The authors of a new report, "The Struggle to Govern the Commons," which will appear in a special Dec. 12 issue of Science, say they are "guardedly optimistic" about mankind's ability to govern such critical commons as the oceans and the climate. They point to systematic multidisciplinary research showing that widely diverse adaptive governance systems have been effective stewards of many resources.
"In many areas of commons governance, we have witnessed significant improvement," said Ostrom, the Arthur F. Bentley Professor of Political Science and co-director of the Workshop in Political Theory and Policy Analysis and the Center for the Study of Institutions, Population and Environmental Change. "Certainly the world is not uniform, but there are signs of some resources improving even though others are deteriorating. People have devised ingenious ways to manage and govern the commons."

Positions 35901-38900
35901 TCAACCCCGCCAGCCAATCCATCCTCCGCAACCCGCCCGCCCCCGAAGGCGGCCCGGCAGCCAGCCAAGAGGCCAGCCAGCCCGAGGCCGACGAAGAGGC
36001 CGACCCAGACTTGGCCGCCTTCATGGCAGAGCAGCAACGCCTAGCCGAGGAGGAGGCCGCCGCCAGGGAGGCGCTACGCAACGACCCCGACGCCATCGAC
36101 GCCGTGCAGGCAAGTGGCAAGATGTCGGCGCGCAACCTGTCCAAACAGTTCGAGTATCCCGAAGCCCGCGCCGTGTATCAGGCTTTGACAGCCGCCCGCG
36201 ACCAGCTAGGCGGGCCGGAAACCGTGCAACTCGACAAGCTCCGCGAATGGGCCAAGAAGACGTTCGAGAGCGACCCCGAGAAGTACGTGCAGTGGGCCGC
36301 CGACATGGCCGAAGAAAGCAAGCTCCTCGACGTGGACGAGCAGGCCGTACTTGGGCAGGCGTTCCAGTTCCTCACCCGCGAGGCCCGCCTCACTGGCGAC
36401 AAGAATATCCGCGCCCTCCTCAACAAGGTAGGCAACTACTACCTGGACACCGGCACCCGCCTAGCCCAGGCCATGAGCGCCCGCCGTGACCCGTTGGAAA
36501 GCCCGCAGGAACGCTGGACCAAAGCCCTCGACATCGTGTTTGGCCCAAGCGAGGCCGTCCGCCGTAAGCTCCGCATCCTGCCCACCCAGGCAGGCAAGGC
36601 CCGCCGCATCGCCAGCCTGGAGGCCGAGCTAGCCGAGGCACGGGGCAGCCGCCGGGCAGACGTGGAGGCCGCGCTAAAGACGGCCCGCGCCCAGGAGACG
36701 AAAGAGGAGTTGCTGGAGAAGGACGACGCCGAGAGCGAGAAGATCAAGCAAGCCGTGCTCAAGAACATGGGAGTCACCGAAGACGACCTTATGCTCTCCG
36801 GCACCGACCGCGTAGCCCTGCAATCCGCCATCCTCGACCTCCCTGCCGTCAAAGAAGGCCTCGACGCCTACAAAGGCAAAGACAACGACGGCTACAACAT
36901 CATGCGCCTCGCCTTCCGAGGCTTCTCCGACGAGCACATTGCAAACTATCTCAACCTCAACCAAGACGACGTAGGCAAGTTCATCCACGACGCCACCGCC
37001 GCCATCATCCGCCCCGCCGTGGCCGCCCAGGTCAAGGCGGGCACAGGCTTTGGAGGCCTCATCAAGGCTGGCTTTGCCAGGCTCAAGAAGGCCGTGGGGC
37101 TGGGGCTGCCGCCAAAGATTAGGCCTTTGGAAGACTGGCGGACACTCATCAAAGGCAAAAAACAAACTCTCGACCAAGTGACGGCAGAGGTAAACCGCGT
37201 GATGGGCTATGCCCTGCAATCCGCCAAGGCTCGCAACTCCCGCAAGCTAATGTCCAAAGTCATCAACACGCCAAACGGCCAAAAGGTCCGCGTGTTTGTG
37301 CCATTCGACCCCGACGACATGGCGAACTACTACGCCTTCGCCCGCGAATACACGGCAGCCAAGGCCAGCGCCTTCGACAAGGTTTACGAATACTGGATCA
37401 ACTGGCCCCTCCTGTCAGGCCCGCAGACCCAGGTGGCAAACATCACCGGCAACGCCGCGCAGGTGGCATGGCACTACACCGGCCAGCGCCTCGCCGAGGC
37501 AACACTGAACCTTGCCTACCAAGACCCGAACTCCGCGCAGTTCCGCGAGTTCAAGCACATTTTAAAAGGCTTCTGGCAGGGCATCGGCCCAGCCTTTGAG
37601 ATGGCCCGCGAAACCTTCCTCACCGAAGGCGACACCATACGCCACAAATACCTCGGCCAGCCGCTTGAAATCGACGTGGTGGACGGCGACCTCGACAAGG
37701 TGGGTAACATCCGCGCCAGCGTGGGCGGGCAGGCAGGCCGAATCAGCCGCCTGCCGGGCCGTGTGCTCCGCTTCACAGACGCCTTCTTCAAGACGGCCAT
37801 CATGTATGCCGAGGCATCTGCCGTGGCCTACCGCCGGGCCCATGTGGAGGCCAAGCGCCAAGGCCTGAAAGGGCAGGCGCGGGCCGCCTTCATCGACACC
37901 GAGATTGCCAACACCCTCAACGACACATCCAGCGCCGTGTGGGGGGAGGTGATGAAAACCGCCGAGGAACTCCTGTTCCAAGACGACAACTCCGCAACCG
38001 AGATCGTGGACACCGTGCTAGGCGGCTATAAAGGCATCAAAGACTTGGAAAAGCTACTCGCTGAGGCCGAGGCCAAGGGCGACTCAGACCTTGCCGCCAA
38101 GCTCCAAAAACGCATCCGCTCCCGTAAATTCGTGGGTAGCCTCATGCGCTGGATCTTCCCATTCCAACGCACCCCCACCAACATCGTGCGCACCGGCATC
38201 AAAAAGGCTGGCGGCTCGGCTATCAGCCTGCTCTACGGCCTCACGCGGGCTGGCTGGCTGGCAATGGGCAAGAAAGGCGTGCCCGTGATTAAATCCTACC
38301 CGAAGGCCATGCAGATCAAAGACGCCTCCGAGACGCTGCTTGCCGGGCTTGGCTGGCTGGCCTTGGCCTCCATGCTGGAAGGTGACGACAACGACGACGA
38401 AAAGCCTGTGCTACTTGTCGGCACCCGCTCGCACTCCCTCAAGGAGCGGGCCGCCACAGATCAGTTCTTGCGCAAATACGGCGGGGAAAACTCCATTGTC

"Of course, we also recognize that human beings still have an incredible capability to harm themselves," she added.
In Hardin's 1968 essay, which appeared in Science and launched an entire field of ecological research, he claimed that only two institutional arrangements -- centralized government and private property -- could sustain commons such as air, groundwater and forests over the long run. To illustrate his point, he used a little-known pamphlet written in 1833 by mathematician William Forster Lloyd about the use of public lands by herdsmen. In Lloyd's story, a pasture is open for grazing to all herdsmen. This arrangement works for a while, even for cen
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